The two surgeons bring their own unique expertise to the program, providing to both mother and fetus.
Andrew Chon, MD, is a maternal-fetal medicine specialist. He completed his fellowships in maternal-fetal medicine and fetal surgery at the University of Southern California in Los Angeles. Chon specializes in multiple pregnancies — meaning twins and triplets — as well as prevention of premature births and minimally invasive procedures.
Raphael Sun, MD, is a pediatric surgeon and an expert in prenatal anomalies. He completed his pediatric surgery fellowship at Texas Children’s Hospital in Houston and received training in fetal surgery at Texas Children’s Fetal Center.
Chon and Sun each serve as assistant professors and have advanced training in fetal procedures, such as neural tube defect repairs, congenital diaphragmatic hernia, and twin-twin transfusion syndrome (TTTS). After their fellowship trainings in high-volume centers, both surgeons came to grow the OHSU program and to answer the need for fetal surgery care in the region.
“We have all the right components, the right team,” says Sun. “We’re excited to be able to provide even more comprehensive and complete treatment plans for our patients.”
Together, the new physician will be able to provide in-utero treatments for nearly a dozen complex prenatal conditions, such as laser photocoagulation for TTTS — locating and sealing abnormal blood vessel connections in the placenta — and spina bifida repair, treating birth defects affecting the spine.
Topete, of Southwest Washington, was the first patient treated by the newly expanded fetal surgeon team. To treat her fetus’s hydrops in-utero, the team successfully placed a shunt to drain excess liquid, leading to a quick recovery once her baby girl was born. Now 12 weeks old, her baby is healthy and happy.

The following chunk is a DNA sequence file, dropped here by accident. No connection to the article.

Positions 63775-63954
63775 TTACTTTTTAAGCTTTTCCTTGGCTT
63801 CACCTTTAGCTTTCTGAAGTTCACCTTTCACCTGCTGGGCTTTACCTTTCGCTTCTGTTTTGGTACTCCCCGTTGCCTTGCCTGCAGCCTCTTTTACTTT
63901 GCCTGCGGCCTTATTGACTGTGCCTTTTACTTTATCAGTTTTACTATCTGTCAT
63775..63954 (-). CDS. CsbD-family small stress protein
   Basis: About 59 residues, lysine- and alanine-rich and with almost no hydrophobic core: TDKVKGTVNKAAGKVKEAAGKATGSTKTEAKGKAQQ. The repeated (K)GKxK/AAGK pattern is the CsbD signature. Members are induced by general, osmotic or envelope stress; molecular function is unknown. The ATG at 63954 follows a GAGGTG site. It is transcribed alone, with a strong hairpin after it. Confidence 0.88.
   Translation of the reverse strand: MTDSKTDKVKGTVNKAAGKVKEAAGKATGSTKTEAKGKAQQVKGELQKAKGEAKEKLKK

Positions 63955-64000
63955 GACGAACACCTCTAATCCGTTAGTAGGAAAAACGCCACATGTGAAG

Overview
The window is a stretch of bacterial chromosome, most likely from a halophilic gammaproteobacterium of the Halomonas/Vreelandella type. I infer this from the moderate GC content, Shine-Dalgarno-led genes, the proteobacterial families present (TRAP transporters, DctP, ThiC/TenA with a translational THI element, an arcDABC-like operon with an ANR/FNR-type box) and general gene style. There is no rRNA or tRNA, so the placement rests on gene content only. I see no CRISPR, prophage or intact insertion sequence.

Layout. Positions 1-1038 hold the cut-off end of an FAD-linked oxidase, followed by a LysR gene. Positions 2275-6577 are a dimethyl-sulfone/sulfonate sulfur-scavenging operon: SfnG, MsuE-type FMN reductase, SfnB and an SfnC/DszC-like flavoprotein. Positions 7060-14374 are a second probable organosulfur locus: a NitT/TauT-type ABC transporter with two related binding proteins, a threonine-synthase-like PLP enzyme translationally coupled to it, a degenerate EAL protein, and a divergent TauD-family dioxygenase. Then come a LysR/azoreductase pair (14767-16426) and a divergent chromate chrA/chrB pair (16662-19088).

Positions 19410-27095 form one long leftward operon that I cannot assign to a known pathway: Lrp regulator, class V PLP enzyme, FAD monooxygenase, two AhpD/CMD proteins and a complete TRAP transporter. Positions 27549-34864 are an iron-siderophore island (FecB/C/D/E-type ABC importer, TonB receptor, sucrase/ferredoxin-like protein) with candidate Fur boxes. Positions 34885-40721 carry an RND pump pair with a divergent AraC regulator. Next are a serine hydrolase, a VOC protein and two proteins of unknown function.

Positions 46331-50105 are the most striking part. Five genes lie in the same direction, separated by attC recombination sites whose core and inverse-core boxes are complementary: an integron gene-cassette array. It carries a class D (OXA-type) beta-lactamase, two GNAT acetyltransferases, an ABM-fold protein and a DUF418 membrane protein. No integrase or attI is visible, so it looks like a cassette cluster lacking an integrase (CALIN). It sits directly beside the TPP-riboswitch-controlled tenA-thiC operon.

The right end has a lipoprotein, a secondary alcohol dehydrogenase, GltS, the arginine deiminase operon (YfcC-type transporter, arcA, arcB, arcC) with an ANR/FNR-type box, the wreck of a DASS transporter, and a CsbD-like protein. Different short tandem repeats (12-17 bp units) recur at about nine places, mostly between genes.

Filling a void
With the expansion of the team and conditions treated at OHSU, Oregonians and families across the Pacific Northwest will have better access to the broadest and most advanced range of maternal and fetal care.
“I couldn’t even imagine what it would be like if we didn’t have OHSU,” Shabri Vignery says. “I had a friend who had to go to San Francisco with complications with twins, TTTS. She did it because it was her only choice, but it was so hard.”
For families already experiencing the angst of pregnancy complications, the expanded program at OHSU simplifies logistics, requires the need for emergency transport, and allows patients to deliver and recover on-site while their babies receive care, Stephanie Dukhovny says.
“This allows them to stay closer to home and to their local support systems,” she says. “That is essential to both their physical and emotional well-being.”
Recently, Topete shared her story with another mother in a fetal hydrops online support group, who had to travel to another state for treatment.
“Unfortunately, that baby died by the time they got there,” Topete says. “I realized that could’ve happened to me if I needed to travel — that could’ve been my story, too.
“I’m incredibly thankful that everything worked out on my timeline. There were no unnecessary treatments, and no one dismissed any of my feelings or fears or concerns. I so appreciate OHSU having this program and all these amazing doctors.”